What is particularly tormenting is the observation that these "experts" normally spin as far as they can believe themselves and believing one's own propaganda represents in my view the pinnacle of stupidity. Who else but themselves do they fool all the time?
SA will never solve any of the serious problems that our broken and long suffering society face, including rampant violence, if problem areas and/or the causes for recurring disturbing phenomena are misdiagnosed, denied or "successfully" rationalised away by "experts" and spinned into "good stories" by politicians, their associates, leading civil servants and civil society and supporting media.
Repeating the denials and rationalisations of "friends" with little or no credibility does not represent balanced reporting.
Both argumentum ad verecundiam and argumentum ad populum are logical fallacies and professional journalists should be acutely aware of this.
Somehow some of those that should have been defenders and friends of an open society, namely journalists and lawyers, have morphed into its fiercest enemies in South Africa and this state of affairs already have serious consequences. The freedom that individualists love dearly is under siege.
"The media's the most powerful entity on earth. They have the power to make the innocent guilty and to make the guilty innocent, and that's power. Because they control the minds of the masses." - Malcolm X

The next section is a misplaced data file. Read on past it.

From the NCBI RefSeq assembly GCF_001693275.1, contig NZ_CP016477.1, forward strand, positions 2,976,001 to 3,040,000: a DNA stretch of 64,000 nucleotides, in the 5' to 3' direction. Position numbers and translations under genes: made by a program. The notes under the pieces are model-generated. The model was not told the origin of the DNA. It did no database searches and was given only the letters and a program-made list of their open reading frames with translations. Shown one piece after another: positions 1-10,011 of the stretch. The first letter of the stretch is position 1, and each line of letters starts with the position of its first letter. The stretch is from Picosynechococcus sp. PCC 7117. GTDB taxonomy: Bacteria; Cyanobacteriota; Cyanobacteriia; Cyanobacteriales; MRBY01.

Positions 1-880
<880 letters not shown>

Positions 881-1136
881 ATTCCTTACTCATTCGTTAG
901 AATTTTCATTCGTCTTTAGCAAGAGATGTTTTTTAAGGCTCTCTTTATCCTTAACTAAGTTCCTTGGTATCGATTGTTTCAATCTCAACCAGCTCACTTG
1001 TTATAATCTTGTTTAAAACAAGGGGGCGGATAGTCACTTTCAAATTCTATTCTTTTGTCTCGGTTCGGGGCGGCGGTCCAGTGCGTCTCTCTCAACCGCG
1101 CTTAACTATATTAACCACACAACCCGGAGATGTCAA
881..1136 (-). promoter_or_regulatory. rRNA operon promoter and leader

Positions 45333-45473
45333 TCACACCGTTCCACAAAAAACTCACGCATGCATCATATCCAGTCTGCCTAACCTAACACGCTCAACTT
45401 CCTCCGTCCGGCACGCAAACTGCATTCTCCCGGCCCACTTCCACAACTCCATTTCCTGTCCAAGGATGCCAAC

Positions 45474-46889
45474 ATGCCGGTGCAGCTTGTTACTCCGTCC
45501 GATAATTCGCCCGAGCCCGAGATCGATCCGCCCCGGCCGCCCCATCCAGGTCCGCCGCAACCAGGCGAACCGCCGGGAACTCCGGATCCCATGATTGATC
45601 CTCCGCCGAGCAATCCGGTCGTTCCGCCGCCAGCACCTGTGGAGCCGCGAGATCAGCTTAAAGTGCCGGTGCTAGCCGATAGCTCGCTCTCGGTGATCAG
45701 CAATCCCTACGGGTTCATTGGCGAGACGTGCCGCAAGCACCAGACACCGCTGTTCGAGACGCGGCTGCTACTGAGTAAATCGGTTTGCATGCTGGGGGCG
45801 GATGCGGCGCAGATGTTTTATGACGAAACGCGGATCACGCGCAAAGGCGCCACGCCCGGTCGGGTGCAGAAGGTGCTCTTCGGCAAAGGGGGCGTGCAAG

A well written column by Prof Duncan
Response to Jane Duncan (Part One)
What causes service delivery protests? A response to factual inaccuracies by Municipal IQ to Jane Duncan's article "Are South Africa's protests really driven by rising expectations?" (Part One)
Municipal IQ has compiled data on service delivery protests staged against local government since its launch in 2007. We have over ten years of data based on publically available sources, predominantly media reports of protests. Despite the title of the article, most of the content is focussed on attacking Municipal IQ's methodology and questioning our credibility as a source of data and analysis on service delivery protests.
For this reason we find it necessary to respond to a number of arguments posed by Duncan in her article.
1. Is relative deprivation a reasonable explanation of service delivery protests?
Duncan questions whether one group feeling relatively more deprived than a neighbouring group may be a cause of service delivery protests. While there can be various interpretations as to why protests take place in well-performing municipalities, and even wards, we find it credible that one needs to understand the city-level context in which one community feels less well-served than a neighbour. Last month for example, a Nelson Mandela Bay community staged a protest with the express grievance that they saw a contractor commence work on a housing project in neighbouring Winnie Madikizela Village. Duncan also seems unaware that our view on relative deprivation (rather than absolute deprivation) is based on extensive quantitative socio-economic analysis against municipal, provincial and national averages.
2. Is SAPS 'crowd-related' data an accurate measure of protest activity at a local level?